Cityscape Financial Corp., a subprime lender that imploded this year, is suing the buyer of its U.K. business, alleging the company has not paid up fully.
Ocwen Financial Corp., a West Palm Beach, Fla., distressed-asset specialist, said in April that it would buy City Mortgage Corp., London. The deal, which was to bring Cityscape a reported $86 million in cash, was seen as a Band-Aid for the capital-strapped lender.
Cityscape's most recent quarterly report to the Securities and Exchange Commission said Ocwen owes it more than $4 million. Ocwen is claiming breach of contract by Cityscape and seeking return of one-quarter of the purchase price, the SEC filing said.
A lawyer for Ocwen would say only that Cityscape, based in Elmsford, N.Y., had sued Ocwen Sept. 4 in England. A lawyer for Cityscape did not return calls.
The Cityscape filing also said that Ocwen claims it is due $21.4 million because of City's "alleged excessive charging to borrowers, alleged failure to notify borrowers of interest rate rises, and alleged failure to advise borrowers of increased repayments."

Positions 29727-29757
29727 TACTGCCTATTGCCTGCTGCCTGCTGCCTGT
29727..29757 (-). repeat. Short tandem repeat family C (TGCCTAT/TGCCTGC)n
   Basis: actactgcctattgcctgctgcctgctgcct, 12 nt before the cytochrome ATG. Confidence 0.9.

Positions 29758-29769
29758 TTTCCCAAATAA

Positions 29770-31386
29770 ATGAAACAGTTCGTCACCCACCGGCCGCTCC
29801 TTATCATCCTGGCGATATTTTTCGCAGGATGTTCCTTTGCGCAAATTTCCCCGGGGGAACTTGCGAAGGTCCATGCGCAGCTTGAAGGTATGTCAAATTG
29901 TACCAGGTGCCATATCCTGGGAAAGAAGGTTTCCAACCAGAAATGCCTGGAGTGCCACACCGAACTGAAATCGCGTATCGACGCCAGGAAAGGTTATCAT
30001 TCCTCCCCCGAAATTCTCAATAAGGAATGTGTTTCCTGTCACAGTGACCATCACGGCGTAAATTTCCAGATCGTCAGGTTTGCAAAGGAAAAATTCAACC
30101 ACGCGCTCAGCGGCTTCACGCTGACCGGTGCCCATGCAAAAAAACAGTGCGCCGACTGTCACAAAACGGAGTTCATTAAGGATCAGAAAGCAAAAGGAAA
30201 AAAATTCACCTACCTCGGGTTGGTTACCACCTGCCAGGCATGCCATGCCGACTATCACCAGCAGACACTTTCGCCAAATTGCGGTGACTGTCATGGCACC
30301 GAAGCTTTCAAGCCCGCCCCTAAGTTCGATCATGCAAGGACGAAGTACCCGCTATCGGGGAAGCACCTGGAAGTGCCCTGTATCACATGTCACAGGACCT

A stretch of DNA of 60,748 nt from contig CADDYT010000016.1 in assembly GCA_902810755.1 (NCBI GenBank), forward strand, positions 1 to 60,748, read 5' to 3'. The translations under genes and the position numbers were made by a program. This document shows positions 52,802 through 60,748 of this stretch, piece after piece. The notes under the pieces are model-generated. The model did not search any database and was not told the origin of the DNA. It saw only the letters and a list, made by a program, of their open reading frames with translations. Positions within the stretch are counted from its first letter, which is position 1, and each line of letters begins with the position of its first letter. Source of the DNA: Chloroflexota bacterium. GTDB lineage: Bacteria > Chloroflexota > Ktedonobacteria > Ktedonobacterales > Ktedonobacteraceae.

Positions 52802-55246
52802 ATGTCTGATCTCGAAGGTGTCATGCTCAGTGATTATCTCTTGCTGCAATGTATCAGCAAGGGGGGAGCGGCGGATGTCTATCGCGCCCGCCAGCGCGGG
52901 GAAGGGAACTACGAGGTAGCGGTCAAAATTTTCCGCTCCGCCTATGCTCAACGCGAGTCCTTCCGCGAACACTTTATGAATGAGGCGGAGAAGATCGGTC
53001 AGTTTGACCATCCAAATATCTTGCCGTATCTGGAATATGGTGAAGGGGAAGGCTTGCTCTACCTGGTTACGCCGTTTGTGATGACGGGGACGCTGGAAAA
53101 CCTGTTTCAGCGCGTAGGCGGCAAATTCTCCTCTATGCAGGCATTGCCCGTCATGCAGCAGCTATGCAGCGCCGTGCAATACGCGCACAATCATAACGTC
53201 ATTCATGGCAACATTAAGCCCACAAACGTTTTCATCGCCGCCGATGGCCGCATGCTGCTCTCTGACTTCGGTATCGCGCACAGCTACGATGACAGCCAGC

Cityscape said in the quarterly report that it believes the Ocwen complaint is without merit. Cityscape sold its U.K. business after the unit was crippled by an Office of Fair Trade crackdown on high loan charges.
In July, Ocwen completed a $365 million securitization backed by City Mortgage loans. More than 80% of the notes in the transaction were given an AAA rating by Duff & Phelps, and all were rated at least investment-grade, Ocwen said at the time. Greenwich Natwest in London underwrote and structured the securities.
Ocwen specializes in buying pools of poorly performing loans and using special servicing techniques to improve their performance. Its apparent effort to get a partial refund for the purchase of City Mortgage led some observers to speculate that it has had difficulty collecting on the former Cityscape loans.